Ivy prefers medium to high humidity, so a humidifier or a pebble tray with water underneath the plant may be in order.

To create a humidity pebble tray, fill the tray with pebbles or stones and add water. Place the plant container on this tray of stones in a way that it sits above the water and does not touch it.

Frequent misting can help with the humidity level, and you can place it near other houseplants that require higher humidity to create an area to address the needs of these plants. Humidity can also be improved by positioning a bowl of water in the vicinity of the plant. 

Temperature for the Ivy Plant

Ivy can grow in a wide range of temperatures, anywhere from 45° to 80° Fahrenheit. This plant does not appreciate very hot summer heat or cold winter winds and drafts.

Indoors, plants should be kept cool in the evening and nighttime, best is around or below 60°F.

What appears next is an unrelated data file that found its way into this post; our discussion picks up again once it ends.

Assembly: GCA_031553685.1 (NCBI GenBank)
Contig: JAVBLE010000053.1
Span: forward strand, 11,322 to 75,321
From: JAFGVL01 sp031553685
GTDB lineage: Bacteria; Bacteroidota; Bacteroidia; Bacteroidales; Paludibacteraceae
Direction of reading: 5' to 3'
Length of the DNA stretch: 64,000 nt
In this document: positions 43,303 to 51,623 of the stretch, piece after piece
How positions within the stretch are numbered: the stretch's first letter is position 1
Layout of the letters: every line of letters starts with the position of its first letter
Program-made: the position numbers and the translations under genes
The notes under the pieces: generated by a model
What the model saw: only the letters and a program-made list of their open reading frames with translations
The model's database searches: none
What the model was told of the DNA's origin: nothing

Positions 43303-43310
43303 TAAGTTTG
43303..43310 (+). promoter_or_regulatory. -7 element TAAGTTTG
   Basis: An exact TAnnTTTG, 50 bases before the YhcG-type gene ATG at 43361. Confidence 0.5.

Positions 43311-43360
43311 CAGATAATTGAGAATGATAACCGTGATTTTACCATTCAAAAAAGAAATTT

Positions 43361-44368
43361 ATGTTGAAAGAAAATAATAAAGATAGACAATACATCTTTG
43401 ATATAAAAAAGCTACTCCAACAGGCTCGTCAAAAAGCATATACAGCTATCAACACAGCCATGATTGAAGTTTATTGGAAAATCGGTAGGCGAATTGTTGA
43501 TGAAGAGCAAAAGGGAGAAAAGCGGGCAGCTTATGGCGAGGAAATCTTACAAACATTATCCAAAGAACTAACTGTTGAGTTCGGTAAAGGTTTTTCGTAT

Fertilizer for the Ivy Plant

During the spring and summer growing seasons, your ivy plant should be fed biweekly with a standard 20-20-20 water-soluble fertilizer.

If the plant is experiencing stress and not growing new leaves, avoid fertilizing. Stressful situations include a soil bed that is too hot, too cold, or too dry.

Pruning and Repotting Ivy Plants

Pruning will be necessary if you are growing your ivy outdoors as a ground covering or if it’s covering any openings. It should be trimmed in the spring and can be pruned to take on a bushy shape by pinching off newly grown tips.

Regular pruning will also discourage leaf spot bacteria. A radical pruning is encouraged every few years to revitalize your ivy plant.

If you find ivy climbing up one of your trees, you should cut the vine at the base of the soil bed where it is growing to cut off the water source. Avoid pulling it off the tree directly as it may damage it.

The ivy vine attached to the tree trunk will die naturally without access to water. You may need to repeat this process annually.

Indoor ivy plants can be trimmed as necessary depending on how you’d like your decor.

A smaller sized ivy plant will need to be repotted annually whereas a large plant can be repotted every two years. With each repotting, new soil should be used. If you have an older, more mature ivy, you can replace the soil in the same pot to give it a boost.